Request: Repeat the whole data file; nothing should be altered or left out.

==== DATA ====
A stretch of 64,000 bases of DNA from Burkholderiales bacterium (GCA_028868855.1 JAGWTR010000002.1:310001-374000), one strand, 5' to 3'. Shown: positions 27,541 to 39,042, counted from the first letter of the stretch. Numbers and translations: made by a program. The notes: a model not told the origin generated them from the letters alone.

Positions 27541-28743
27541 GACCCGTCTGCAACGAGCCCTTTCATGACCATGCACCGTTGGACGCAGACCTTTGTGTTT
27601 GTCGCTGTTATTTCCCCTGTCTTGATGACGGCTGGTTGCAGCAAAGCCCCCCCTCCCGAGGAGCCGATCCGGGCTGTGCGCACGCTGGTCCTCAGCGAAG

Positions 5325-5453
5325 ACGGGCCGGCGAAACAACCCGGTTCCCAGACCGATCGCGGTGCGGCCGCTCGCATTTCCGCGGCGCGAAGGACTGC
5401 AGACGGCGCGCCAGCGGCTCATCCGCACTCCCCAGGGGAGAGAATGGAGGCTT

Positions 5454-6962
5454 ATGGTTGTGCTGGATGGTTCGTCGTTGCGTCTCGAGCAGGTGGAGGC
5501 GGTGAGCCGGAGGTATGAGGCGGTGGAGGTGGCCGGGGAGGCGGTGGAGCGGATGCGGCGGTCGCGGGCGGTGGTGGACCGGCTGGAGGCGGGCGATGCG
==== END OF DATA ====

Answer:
A stretch of 64,000 bases of DNA from Burkholderiales bacterium (GCA_028868855.1 JAGWTR010000002.1:310001-374000), one strand, 5' to 3'. Shown: positions 27,541 to 39,042, counted from the first letter of the stretch. Numbers and translations: made by a program. The notes: a model not told the origin generated them from the letters alone.

Positions 27541-28743
27541 GACCCGTCTGCAACGAGCCCTTTCATGACCATGCACCGTTGGACGCAGACCTTTGTGTTT
27601 GTCGCTGTTATTTCCCCTGTCTTGATGACGGCTGGTTGCAGCAAAGCCCCCCCTCCCGAGGAGCCGATCCGGGCTGTGCGCACGCTGGTCCTCAGCGAAG

Positions 5325-5453
5325 ACGGGCCGGCGAAACAACCCGGTTCCCAGACCGATCGCGGTGCGGCCGCTCGCATTTCCGCGGCGCGAAGGACTGC
5401 AGACGGCGCGCCAGCGGCTCATCCGCACTCCCCAGGGGAGAGAATGGAGGCTT

Positions 5454-6962
5454 ATGGTTGTGCTGGATGGTTCGTCGTTGCGTCTCGAGCAGGTGGAGGC
5501 GGTGAGCCGGAGGTATGAGGCGGTGGAGGTGGCCGGGGAGGCGGTGGAGCGGATGCGGCGGTCGCGGGCGGTGGTGGACCGGCTGGAGGCGGGCGATGCG